‘Fix Your Bike’: Adjusting to the cycling lifestyle

| Patricia Reyes , Monique Docter

Over twenty broken bikes and students eager to repair them filled the DesignLab, during yesterday’s ‘Fix Your Bike’ workshop. We wandered around to find out how international students are adjusting to their new cycling lifestyle and get the organizer’s tips on how to deal with damaged bikes.

Photo by: Rick Uilkema

As other DesignLab initiatives, ‘Fix your Bike’ tried to counteract the ordinary consumer behaviour. The organizer Olaf van der Meer explained: ‘Often, people easily throw things away once they are broken. But sometimes it is not even that difficult to fix it. In the end, it’s all about sustainability. Thereby, there was also a large demand from the students as it will save them a lot of money!’

Around 20 focused participants were working on fixing their bikes. The vast majority of them were international students. ‘We did not specifically focus on international students, but it seems logical that they are most interested in this event,’ says Van der Meer. ‘Many of them didn’t grow up using a bike, so small things like fixing a flat tire are already difficult for them.’

‘Easier than I thought’ 

Gayathari Dhanapal, an Electrical Engineering student from India, realized two days ago she had a flat tire. Having arrived to Enschede three months ago, Dhanapal thought it was time to learn how to fix it. ‘I used to have a scooter back in my hometown, but here everybody uses bikes.’ At first, she was unsure about the procedure, but she received instructions from the organizers and got the tire out of the rim, found the problematic hole, and started patching it all by herself. ‘It’s easier than I thought it would be.’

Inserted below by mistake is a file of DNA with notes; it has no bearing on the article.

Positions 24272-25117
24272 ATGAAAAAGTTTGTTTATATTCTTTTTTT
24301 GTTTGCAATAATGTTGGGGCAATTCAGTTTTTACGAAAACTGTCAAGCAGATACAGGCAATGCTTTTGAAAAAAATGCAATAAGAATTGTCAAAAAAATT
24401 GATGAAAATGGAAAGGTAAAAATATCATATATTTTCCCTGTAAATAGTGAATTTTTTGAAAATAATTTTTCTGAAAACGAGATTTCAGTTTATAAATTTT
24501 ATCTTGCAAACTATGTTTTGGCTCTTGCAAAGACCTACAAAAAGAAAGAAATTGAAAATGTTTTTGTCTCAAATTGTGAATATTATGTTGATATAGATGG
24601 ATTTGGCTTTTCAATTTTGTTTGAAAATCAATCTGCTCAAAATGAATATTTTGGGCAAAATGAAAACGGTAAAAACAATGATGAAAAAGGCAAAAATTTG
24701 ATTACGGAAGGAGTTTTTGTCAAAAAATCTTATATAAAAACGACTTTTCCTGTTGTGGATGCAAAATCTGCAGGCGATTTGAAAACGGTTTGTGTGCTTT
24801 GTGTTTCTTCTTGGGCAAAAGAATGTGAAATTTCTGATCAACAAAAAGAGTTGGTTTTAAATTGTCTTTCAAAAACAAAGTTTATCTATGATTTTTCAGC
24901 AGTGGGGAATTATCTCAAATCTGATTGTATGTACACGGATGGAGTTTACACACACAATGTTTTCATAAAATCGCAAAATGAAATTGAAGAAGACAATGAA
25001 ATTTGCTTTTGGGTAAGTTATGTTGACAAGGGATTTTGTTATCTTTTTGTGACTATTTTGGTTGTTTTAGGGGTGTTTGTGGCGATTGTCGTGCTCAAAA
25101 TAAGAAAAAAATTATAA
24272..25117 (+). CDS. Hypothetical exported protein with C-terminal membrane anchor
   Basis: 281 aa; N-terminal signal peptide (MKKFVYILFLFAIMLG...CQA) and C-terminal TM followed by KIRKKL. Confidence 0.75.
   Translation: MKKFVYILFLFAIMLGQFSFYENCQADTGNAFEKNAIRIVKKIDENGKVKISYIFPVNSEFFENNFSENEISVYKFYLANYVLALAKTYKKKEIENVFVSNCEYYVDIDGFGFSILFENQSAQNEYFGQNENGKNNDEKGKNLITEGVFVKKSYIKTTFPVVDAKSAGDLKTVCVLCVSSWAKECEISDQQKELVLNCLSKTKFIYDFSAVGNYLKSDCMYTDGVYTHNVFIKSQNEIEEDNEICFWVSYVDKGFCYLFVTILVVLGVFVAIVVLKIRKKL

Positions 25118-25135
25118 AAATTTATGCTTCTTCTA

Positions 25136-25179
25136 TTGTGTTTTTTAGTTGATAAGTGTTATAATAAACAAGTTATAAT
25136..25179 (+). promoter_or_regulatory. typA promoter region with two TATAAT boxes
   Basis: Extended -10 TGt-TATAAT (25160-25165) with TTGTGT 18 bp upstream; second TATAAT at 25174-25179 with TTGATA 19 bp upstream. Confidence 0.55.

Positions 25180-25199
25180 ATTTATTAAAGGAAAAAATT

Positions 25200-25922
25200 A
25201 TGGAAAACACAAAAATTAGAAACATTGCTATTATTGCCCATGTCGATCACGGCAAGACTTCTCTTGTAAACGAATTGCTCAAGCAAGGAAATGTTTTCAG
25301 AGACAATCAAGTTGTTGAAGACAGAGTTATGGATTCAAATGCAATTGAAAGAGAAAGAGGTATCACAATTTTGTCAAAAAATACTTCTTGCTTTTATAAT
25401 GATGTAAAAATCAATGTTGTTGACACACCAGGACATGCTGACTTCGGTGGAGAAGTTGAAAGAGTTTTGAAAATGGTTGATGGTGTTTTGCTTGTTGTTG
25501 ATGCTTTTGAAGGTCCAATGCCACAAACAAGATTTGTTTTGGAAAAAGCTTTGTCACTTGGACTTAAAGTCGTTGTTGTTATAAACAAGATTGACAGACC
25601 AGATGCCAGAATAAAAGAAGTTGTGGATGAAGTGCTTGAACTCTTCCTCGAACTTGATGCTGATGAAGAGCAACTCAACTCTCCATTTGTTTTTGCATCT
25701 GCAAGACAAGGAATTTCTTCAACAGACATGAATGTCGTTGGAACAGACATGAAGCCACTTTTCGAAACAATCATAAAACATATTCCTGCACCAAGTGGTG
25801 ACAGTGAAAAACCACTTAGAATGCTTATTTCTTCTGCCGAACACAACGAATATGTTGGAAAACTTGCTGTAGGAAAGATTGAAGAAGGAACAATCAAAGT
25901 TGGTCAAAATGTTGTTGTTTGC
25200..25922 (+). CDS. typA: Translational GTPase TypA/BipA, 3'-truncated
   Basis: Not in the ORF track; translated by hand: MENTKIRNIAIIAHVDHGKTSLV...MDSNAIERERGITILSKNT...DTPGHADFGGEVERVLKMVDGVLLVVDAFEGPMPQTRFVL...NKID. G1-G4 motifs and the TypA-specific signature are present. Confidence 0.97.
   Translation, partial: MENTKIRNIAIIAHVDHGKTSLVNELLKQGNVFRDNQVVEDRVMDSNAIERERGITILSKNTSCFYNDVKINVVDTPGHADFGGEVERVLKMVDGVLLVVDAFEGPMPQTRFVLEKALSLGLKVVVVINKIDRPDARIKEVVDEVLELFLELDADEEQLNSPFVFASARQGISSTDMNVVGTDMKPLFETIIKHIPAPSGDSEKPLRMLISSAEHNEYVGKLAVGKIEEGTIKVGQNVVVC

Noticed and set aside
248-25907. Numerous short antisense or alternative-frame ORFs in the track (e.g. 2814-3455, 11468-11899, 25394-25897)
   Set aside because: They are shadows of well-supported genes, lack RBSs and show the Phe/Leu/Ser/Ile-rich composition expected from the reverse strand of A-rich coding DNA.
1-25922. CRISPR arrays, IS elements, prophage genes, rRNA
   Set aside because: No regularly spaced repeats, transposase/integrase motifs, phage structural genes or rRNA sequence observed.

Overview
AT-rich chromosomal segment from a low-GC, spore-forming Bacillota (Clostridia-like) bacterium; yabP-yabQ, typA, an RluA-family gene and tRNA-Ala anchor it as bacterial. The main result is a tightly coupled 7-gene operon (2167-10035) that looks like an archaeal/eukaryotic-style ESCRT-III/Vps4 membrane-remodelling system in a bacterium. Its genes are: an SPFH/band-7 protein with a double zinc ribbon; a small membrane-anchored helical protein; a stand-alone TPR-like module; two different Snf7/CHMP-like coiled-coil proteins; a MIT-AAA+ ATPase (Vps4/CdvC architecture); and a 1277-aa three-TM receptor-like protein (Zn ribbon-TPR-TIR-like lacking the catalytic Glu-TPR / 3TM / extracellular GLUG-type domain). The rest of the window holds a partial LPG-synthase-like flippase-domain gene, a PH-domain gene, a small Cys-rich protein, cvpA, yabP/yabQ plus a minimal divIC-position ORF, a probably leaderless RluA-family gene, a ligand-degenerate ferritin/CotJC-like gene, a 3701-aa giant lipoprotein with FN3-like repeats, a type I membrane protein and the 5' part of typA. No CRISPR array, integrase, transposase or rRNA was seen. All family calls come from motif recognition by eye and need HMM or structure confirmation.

Hemanth Jaladdi, another Electrical Engineering student, went to adjust the angle of his bike’s seat. ‘I thought it was great they had the tools to fix everything here.’ Jaladdi had a bike back home, but he used to take it to a shop to get it repaired. ‘Here that would be really expensive,’ he complained. ‘With what you pay in a repair shop you could even buy tools to fix the bike yourself.’ Though his bike is not giving him many problems, it was far from being in a perfect state. ‘We all buy these bikes second-hand at the marketplace and so we have to deal with them,’ he joked.

Walid Zorba, a student from Lebanon, shared what was wrong with his bike. ‘We already fixed my kickstand by just using two hammers. Now I only have to fix the paddle shifters, but I think this is the most difficult one of the two so I hope they can help me.’ Zorba confessed he wasn’t very familiar with bikes before coming to the Netherlands. ‘I never cycled in Lebanon, it is even dangerous to do so since the cars drive quite fast. But I like cycling here, my legs have become way stronger than they were before!’


1. Once your bike is broken, stop cycling with it! Otherwise you will only make it worse.

2. Investing in good tools will definitely make it easier to fix your bike. It’s worth it!

3. You can find a lot of Tutorials on YouTube explaining step by step how to fix common problems.

4. The chance of destroying something is very small, so don’t be afraid to try things out and fix it yourself!